Lock to be closed for months as new fault is discovered
New structural problem found during work
‘A bit of a hit this year will mean we will be pain free for the next 100 years’
Work to refurbish a lock on the River Medway will take an extra three months to complete after a major structural fault was discovered.
The Environment Agency (EA) is carrying out the first major maintenance work on East Farleigh Lock in more than 100 years as part of a £3m scheme to improve the waterway system for wildlife and mariners.
But contractors have discovered a major structural problem with large section of wall behind the left-hand lock gate not found in the original £280,000 site investigation. This will have to be demolished and rebuilt.
Philip Munslow, waterways operations manager, said: “This unforeseen work will take a further 12 weeks to complete. It is therefore anticipated the lock will remain closed until the end of June 2017. We apologise for the inconvenience.”
The wall is supposed to be two metres thick, but during construction works at its lowest point it was found to be just inches.
Mark Smurthwaite, chairman of the River Medway Users Association (RMUA), said if not repaired the structure could collapse, sending up two metres of water into the County Town.
He said: “It would be catastrophic if it broke, the amount of water that would come through would flood Maidstone again. It has to be dealt with.”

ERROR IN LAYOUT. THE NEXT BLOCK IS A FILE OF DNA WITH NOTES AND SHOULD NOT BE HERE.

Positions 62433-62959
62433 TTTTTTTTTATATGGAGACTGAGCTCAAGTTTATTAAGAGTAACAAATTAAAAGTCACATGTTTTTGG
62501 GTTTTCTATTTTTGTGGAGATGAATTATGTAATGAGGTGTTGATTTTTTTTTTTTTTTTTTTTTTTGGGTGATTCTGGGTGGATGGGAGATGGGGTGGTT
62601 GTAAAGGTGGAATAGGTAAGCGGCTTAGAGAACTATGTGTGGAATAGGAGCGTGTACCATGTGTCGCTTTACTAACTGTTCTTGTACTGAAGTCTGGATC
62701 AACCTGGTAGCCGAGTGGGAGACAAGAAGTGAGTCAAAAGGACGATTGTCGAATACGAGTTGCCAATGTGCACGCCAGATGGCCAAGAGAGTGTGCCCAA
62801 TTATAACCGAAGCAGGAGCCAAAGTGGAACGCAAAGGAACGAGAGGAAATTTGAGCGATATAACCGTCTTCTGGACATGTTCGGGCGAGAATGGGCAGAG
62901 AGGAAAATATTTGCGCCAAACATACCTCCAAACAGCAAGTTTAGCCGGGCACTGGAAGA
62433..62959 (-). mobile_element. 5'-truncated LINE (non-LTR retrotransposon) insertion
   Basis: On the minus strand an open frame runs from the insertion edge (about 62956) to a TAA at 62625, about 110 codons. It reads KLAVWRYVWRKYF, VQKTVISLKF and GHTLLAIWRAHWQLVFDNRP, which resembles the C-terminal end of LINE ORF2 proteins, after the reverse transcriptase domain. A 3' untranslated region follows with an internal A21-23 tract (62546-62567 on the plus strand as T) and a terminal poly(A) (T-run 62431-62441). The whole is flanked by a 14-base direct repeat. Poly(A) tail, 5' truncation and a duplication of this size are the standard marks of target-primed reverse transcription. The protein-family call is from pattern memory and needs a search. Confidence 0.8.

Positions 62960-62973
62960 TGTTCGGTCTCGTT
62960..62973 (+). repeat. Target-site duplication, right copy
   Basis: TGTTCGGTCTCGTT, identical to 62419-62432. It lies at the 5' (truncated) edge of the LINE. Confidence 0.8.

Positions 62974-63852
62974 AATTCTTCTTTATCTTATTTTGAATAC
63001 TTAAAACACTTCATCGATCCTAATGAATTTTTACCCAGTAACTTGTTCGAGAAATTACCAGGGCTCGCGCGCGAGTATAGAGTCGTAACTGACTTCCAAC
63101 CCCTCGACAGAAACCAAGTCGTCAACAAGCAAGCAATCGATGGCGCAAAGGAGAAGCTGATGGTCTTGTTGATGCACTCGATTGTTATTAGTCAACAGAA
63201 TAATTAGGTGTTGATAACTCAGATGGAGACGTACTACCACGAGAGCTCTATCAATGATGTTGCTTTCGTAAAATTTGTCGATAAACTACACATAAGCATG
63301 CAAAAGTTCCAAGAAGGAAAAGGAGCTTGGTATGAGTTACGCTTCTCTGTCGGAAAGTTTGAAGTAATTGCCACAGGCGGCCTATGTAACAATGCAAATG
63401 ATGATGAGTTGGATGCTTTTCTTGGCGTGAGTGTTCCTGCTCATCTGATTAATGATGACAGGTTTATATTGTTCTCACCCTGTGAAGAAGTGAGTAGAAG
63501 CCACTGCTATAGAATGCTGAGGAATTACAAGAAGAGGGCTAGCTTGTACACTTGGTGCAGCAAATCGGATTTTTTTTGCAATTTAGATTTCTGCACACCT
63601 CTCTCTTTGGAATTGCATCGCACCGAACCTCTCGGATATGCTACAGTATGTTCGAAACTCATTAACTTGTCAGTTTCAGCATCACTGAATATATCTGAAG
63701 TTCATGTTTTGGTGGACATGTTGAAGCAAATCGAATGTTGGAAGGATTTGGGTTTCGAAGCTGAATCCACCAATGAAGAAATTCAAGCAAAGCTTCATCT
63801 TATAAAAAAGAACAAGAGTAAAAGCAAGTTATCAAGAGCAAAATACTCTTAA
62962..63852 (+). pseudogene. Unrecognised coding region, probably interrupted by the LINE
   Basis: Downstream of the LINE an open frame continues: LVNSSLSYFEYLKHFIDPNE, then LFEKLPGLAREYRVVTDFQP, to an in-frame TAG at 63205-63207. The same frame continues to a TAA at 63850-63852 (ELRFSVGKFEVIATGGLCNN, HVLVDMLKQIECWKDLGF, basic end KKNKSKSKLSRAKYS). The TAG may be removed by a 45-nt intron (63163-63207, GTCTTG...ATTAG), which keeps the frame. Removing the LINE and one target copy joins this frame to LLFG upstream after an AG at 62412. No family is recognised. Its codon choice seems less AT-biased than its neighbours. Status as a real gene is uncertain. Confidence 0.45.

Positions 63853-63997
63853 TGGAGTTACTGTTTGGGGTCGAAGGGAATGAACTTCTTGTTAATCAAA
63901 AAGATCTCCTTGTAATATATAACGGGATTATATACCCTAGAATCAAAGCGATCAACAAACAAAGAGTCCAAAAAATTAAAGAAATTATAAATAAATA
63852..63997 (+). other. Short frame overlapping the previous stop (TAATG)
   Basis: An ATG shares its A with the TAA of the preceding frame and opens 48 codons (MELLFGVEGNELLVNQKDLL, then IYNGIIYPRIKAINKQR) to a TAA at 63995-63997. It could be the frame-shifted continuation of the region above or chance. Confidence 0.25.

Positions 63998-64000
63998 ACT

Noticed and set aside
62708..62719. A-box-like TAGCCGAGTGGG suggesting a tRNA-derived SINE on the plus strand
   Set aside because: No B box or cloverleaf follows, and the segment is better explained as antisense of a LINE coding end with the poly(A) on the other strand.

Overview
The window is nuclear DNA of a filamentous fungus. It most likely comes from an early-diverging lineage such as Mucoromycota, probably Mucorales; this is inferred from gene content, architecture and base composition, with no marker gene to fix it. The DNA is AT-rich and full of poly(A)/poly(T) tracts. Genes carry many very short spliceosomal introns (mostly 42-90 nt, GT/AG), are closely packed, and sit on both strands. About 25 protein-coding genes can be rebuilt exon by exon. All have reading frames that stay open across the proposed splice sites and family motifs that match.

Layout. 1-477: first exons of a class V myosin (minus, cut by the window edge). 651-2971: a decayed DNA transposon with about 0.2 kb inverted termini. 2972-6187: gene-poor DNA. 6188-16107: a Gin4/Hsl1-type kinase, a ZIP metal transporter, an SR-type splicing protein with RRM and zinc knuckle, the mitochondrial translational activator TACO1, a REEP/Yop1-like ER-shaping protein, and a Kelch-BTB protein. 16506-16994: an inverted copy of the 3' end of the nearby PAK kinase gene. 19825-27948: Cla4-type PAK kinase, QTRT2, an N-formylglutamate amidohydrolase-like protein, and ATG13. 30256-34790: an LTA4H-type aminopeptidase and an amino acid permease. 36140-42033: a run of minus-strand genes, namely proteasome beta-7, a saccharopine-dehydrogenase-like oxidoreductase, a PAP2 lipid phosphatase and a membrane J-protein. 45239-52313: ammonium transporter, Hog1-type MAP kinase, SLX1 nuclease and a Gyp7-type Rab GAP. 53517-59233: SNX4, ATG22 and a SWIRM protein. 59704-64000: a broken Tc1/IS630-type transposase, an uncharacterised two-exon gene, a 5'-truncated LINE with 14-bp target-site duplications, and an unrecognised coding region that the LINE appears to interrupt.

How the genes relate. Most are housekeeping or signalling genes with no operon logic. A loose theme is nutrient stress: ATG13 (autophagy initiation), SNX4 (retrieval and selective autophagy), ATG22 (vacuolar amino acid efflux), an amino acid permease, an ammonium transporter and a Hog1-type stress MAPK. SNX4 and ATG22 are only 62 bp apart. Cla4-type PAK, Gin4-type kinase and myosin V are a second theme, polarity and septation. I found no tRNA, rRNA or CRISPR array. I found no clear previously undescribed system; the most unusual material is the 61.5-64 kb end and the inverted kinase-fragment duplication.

Because of the construction, the portage route around the railway side of the lock could also be closed on weekdays and the nearby footpath will also remain shut. It has also affected businesses like the Kentish Lady, which between April and October takes sightseers on cruises upriver from Maidstone town centre to Teston Lock.
Nick Kennedy,owner said: “I work very closely with the EA and on various committees managing the river and in the main they are doing a sterling job and the money they got to refurbish the lock is fantastic. What they have found couldn’t be helped.
“A bit of a hit this year will mean we are pain free for the next 100 years.”
Mr Smurthwaite added: “In addition to the pleasure craft there are some business who rely on the river for their income, these are also financially affected and could have severe effects on their future. These and other issues need to be looked into, and investigated, before any conclusion can be formed.”
FEARS: Mark Smurthwaite